Stress Management

Stress is a normal part of our functioning and, in evolutionary terms, has been designed to keep us safe - it’s the “fight or flight” response triggered by our stress hormones that has kept us safe from threats. However, when we live in “fight or flight” mode or when it fires continually throughout the day, it can negatively impact your health. There is a growing body of research suggesting that stress can wreak havoc on your immune system, brain, sleep, sexual drive, mood, and weight. It can affect everything from the production of stomach acid (i.e. dreaded heartburn) to blood glucose. It can be a major contributor of high blood pressure, fertility problems, insomnia (see sleep above), and low libido. While stress is unavoidable in this crazy roller coaster we call life - recognizing it, understanding its impacts on your health, and creating strategies to help manage it, can have enormous positive impacts on your health.



While at times it seems we are more connected than ever via technology, growing research suggests technology has had the reverse effect in a lot of areas, making us more disconnected from each other, from ourselves, and from our environment. This disconnection can have negative implications for our health. We believe that optimal health and wellbeing stems from connection. Good nutrition starts with connecting people to the food they eat; sustainable and healthy exercise starts with connecting people to their bodies; good sleep starts with connecting people to their environments; and overall happiness and well-being starts with connecting people to themselves and each other. Strong social connections have been associated with stronger immune systems, faster recovery times, lower rates of anxiety and depression, and increased life span.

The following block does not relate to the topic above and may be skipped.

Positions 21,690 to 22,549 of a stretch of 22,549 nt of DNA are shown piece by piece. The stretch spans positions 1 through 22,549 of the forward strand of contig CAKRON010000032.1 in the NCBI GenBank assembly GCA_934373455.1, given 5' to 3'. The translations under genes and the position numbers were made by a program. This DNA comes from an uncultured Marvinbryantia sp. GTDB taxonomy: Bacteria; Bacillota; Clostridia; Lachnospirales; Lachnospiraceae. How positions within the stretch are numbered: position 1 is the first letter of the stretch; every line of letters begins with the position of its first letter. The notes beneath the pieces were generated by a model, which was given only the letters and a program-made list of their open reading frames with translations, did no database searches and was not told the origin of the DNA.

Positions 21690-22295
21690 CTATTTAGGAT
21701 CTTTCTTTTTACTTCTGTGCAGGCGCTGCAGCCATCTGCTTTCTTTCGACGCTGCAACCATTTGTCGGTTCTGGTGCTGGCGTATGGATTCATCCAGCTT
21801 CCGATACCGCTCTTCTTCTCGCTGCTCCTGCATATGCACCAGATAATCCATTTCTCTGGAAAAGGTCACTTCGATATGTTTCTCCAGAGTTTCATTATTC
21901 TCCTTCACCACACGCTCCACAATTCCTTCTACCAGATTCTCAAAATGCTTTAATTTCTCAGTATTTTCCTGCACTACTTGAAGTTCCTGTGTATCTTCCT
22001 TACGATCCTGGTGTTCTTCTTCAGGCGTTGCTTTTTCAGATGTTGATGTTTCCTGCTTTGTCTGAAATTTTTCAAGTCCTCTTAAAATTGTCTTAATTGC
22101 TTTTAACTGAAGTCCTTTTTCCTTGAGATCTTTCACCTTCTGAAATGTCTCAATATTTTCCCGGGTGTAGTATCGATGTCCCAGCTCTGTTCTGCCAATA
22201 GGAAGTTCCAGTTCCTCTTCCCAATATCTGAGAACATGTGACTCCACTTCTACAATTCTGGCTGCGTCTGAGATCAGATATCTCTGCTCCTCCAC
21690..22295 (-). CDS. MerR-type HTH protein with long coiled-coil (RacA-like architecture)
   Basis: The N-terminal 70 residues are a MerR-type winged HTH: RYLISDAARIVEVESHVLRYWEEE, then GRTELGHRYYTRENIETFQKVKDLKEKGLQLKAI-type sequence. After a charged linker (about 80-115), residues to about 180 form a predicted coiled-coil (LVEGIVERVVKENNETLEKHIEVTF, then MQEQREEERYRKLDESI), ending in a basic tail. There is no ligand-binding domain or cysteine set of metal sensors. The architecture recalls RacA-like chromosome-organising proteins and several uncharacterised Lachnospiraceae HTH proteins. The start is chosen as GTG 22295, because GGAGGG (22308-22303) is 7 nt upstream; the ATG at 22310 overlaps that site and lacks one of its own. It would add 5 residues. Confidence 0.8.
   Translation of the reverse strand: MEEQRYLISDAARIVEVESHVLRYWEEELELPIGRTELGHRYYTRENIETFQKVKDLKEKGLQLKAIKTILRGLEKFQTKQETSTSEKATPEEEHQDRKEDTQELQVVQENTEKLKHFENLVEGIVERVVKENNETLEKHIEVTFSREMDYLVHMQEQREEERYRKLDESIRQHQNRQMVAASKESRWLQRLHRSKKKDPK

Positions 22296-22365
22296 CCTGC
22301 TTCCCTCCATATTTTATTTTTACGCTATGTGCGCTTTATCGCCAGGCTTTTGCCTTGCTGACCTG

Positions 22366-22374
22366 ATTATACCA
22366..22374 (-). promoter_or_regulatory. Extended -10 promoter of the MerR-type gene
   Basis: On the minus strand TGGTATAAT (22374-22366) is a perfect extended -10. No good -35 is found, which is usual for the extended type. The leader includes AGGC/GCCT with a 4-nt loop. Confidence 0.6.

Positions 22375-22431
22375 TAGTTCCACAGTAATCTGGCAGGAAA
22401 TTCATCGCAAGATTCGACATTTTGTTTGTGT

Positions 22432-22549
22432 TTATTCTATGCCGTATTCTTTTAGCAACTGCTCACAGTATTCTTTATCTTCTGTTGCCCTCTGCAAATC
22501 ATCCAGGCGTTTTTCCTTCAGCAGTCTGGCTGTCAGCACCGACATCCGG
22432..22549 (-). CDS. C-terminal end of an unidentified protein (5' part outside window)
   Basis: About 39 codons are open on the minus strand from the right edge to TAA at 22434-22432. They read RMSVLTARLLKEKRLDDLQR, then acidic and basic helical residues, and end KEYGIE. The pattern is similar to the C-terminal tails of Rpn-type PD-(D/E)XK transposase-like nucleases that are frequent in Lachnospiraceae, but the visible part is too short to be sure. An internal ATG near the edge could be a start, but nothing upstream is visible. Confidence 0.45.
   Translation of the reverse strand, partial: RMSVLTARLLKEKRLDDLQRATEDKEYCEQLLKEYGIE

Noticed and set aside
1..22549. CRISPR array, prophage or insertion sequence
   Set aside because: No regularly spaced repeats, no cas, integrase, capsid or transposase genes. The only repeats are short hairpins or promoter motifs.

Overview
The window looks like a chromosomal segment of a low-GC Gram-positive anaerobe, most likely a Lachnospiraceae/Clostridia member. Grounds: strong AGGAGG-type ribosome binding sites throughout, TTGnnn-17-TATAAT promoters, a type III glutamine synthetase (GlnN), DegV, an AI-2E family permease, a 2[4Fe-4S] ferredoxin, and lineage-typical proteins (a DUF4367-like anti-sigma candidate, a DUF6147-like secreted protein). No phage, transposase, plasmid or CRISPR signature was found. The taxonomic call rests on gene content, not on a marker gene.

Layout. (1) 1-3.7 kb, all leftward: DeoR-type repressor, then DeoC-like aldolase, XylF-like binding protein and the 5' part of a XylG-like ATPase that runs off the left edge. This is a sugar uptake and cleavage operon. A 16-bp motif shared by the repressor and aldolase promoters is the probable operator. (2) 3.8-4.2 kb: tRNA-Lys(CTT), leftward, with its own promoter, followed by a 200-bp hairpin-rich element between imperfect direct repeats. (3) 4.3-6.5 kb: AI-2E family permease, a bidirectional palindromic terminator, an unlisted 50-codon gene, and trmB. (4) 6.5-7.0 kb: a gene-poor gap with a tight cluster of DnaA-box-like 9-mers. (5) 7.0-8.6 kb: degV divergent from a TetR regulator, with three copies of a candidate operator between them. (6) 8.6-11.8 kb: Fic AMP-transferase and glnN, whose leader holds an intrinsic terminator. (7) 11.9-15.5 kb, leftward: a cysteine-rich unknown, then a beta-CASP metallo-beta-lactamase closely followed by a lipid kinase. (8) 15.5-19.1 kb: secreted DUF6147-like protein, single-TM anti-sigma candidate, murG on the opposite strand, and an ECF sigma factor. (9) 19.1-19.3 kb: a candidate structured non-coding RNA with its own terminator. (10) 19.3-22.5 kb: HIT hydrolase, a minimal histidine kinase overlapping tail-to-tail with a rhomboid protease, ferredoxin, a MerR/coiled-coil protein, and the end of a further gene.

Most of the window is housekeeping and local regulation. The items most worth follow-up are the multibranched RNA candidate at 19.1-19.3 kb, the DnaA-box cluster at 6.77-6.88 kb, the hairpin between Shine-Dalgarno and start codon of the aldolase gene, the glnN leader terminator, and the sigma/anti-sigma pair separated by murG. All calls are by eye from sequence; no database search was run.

In addition, we also feel that most pillars of health and wellness are disconnected from each other when they should be looked at together. After all, your body is vastly complex and one area of health greatly impacts the others. For instance, exercise changes how your body uses nutrients (as does sleep); sleep impacts how your body repairs after exercise (as does what you eat); stress shuts down your digestive process, impacting how your body processes nutrients and waste (as does sleep). They are all interconnected so in order to understand and cultivate health and wellbeing, they have to be looked at together.